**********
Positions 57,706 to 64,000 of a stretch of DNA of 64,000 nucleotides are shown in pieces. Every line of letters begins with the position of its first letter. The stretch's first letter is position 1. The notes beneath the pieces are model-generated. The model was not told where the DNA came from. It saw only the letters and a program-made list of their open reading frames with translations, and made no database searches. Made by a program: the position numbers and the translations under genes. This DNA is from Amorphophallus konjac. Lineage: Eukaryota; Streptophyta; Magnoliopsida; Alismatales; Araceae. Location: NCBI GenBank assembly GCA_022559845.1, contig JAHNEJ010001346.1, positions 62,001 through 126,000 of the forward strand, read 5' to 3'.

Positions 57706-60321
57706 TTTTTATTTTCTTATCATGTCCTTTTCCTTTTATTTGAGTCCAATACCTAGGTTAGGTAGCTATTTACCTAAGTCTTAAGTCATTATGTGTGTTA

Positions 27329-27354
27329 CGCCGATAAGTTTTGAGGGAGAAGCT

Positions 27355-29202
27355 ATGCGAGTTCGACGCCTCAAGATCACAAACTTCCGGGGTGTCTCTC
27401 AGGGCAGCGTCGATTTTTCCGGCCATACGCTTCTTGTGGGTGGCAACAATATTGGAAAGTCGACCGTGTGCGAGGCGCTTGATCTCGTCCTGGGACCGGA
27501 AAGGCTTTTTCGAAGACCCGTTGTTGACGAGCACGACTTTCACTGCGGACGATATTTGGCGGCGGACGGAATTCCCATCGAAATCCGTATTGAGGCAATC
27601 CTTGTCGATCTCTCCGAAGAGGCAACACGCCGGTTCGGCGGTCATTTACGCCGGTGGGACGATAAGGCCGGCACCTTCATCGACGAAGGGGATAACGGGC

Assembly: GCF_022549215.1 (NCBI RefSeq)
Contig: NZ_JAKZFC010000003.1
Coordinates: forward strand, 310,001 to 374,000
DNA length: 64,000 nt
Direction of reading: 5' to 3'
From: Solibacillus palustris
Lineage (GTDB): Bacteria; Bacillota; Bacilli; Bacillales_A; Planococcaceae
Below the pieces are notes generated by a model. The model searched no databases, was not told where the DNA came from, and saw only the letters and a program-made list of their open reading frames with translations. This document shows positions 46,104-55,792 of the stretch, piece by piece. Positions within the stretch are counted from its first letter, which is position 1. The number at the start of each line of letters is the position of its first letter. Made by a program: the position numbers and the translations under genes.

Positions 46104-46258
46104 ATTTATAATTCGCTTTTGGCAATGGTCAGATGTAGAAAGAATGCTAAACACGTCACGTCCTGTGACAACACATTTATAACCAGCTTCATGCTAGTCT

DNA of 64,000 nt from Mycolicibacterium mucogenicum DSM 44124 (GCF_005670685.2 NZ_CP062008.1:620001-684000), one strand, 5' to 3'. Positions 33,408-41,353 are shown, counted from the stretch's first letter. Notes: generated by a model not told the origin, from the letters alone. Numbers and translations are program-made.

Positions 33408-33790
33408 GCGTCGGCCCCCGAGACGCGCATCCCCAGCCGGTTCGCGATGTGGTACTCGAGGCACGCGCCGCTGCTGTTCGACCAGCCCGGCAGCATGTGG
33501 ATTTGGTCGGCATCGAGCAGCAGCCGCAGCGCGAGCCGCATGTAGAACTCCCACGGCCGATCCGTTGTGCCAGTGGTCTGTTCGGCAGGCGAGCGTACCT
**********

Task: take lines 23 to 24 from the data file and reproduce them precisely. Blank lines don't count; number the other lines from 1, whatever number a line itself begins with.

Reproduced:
33408 GCGTCGGCCCCCGAGACGCGCATCCCCAGCCGGTTCGCGATGTGGTACTCGAGGCACGCGCCGCTGCTGTTCGACCAGCCCGGCAGCATGTGG
33501 ATTTGGTCGGCATCGAGCAGCAGCCGCAGCGCGAGCCGCATGTAGAACTCCCACGGCCGATCCGTTGTGCCAGTGGTCTGTTCGGCAGGCGAGCGTACCT